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Asparagine-Linked Glycans of Cryptosporidium parvum Contain a Single Long Arm, Are Barely Processed in the Endoplasmic Reticulum (ER) or Golgi, and Show a Strong Bias for Sites with Threonine.

Asparagine-Linked Glycans of Cryptosporidium parvum Contain a Single Long Arm, Are Barely Processed in the Endoplasmic Reticulum (ER) or Golgi, and Show a Strong Bias for Sites with Threonine.
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Haserick JR, Leon DR, Samuelson J, Costello CE,


Haserick JR, Leon DR, Samuelson J, Costello CE, (click to view)

Haserick JR, Leon DR, Samuelson J, Costello CE,

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Molecular & cellular proteomics : MCP 2017 02 0816(4 suppl 1) S42-S53 doi 10.1074/mcp.M116.066035

Abstract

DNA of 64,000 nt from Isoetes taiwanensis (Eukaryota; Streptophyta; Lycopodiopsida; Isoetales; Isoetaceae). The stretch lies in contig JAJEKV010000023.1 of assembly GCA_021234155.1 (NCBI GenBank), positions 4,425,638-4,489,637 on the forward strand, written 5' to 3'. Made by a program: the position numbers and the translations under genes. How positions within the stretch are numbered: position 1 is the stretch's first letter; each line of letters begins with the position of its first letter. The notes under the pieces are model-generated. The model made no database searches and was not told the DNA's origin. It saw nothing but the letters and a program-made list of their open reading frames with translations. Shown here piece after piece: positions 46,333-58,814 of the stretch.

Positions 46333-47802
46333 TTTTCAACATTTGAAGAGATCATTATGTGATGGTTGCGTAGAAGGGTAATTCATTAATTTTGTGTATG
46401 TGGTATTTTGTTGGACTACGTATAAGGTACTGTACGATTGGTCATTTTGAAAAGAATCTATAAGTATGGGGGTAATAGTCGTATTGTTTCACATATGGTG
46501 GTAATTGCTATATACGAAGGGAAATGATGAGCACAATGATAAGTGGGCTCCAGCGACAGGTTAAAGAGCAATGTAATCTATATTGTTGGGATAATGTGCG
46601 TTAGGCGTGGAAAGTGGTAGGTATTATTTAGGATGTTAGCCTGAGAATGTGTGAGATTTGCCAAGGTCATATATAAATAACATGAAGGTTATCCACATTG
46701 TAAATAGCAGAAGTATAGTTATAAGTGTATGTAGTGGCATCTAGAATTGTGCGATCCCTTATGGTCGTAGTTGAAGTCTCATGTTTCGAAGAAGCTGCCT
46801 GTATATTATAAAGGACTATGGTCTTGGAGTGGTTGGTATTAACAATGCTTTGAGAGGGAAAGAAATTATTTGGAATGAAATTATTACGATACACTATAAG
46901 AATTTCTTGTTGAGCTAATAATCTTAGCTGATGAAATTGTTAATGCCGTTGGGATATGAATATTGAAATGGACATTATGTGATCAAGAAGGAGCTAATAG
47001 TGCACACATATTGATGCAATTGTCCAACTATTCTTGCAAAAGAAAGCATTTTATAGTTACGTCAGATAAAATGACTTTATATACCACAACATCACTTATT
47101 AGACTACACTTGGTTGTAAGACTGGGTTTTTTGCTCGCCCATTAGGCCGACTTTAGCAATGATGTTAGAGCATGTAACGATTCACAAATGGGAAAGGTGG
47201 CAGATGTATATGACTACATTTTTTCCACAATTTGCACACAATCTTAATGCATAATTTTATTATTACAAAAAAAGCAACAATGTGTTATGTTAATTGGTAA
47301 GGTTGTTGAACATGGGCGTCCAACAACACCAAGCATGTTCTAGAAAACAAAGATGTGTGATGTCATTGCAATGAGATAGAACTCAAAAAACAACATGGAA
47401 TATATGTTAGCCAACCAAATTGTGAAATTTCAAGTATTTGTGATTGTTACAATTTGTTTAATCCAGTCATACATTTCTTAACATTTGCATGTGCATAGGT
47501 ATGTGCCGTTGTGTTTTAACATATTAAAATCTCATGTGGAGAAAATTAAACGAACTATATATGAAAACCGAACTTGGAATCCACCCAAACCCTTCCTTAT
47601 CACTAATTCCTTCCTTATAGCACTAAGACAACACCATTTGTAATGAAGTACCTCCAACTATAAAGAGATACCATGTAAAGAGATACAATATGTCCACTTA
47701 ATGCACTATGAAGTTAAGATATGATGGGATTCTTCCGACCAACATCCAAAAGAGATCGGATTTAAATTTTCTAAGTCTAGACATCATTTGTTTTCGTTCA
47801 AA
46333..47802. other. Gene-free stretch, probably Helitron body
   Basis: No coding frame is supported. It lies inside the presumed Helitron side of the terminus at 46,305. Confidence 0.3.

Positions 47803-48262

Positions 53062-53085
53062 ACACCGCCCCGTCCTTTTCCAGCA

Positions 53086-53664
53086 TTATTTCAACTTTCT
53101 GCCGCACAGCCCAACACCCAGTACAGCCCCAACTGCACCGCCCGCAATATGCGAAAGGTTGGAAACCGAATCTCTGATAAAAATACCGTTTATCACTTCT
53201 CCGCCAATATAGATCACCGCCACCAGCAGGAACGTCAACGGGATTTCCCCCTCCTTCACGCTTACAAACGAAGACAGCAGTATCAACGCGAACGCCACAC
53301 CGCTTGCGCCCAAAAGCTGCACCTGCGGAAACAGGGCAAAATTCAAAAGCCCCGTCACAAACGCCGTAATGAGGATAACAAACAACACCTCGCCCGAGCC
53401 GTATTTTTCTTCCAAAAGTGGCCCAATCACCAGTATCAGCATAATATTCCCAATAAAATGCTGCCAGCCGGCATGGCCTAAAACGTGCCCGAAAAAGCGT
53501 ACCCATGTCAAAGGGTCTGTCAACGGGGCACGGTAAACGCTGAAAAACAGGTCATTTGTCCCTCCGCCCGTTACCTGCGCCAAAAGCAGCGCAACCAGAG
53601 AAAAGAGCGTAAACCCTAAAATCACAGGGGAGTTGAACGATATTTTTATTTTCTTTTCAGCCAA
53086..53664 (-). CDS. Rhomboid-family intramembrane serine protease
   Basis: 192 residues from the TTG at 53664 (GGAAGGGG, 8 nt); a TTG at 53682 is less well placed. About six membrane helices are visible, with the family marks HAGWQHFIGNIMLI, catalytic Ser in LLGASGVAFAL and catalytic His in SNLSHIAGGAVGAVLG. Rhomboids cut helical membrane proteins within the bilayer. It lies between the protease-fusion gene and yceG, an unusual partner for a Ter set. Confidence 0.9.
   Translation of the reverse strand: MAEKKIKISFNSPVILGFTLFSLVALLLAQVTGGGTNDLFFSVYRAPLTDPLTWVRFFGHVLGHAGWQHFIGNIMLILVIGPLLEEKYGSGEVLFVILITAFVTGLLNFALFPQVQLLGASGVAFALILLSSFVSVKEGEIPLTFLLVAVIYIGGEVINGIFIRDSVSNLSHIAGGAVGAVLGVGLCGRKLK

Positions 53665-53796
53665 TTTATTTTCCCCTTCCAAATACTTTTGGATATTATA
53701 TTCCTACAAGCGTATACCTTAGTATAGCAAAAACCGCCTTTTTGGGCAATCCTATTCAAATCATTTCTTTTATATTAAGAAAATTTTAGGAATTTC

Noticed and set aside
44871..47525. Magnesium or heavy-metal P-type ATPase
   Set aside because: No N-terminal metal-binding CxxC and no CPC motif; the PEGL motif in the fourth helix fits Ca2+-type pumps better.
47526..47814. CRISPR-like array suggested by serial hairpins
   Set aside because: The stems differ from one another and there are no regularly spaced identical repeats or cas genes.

Cryptosporidium parvum causes severe diarrhea in infants in developing countries and in immunosuppressed persons, including those with AIDS. We are interested in the Asn-linked glycans (N-glycans) of C. parvum, because (1) the N-glycan precursor is predicted to contain five mannose and two glucose residues on a single long arm versus nine mannose and three glucose residues on the three-armed structure common in host N-glycans, (2) C. parvum is a rare eukaryote that lacks the machinery for N-glycan-dependent quality control of protein folding in the lumen of the Endoplasmic Reticulum (ER), and (3) ER and Golgi mannosidases, as well as glycosyltransferases that build complex N-glycans, are absent from the predicted proteome. The C. parvum N-glycans reported here, which were determined using a combination of collision-induced dissociation and electronic excitation dissociation, contain a single, unprocessed mannose arm ± terminal glucose on the trimannosyl chitobiose core. Upon nanoUPLC-MS/MS separation and analysis of the C. parvum tryptic peptides, the total ion and extracted oxonium ion chromatograms delineated 32 peptides with occupied N-glycan sites; these were derived from 16 glycoproteins. Although the number of potential N-glycan sites with Thr (NxT) is only about twice that with Ser (NxS), almost 90% of the occupied N-glycan sites contain NxT. The two most abundant C. parvum proteins modified with N-glycans were an immunodominant antigen on the surface of sporozoites (gp900) and the possible oocyst wall protein 1 (POWP1). Seven other glycoproteins with N-glycans were unique to C. parvum; five shared common ancestry with other apicomplexans; two glycoproteins shared common ancestry with many organisms. In summary, C. parvum N-glycans are remarkable for the absence of ER and Golgi modification and for the strong bias toward occupancy of N-glycan motifs containing Thr.

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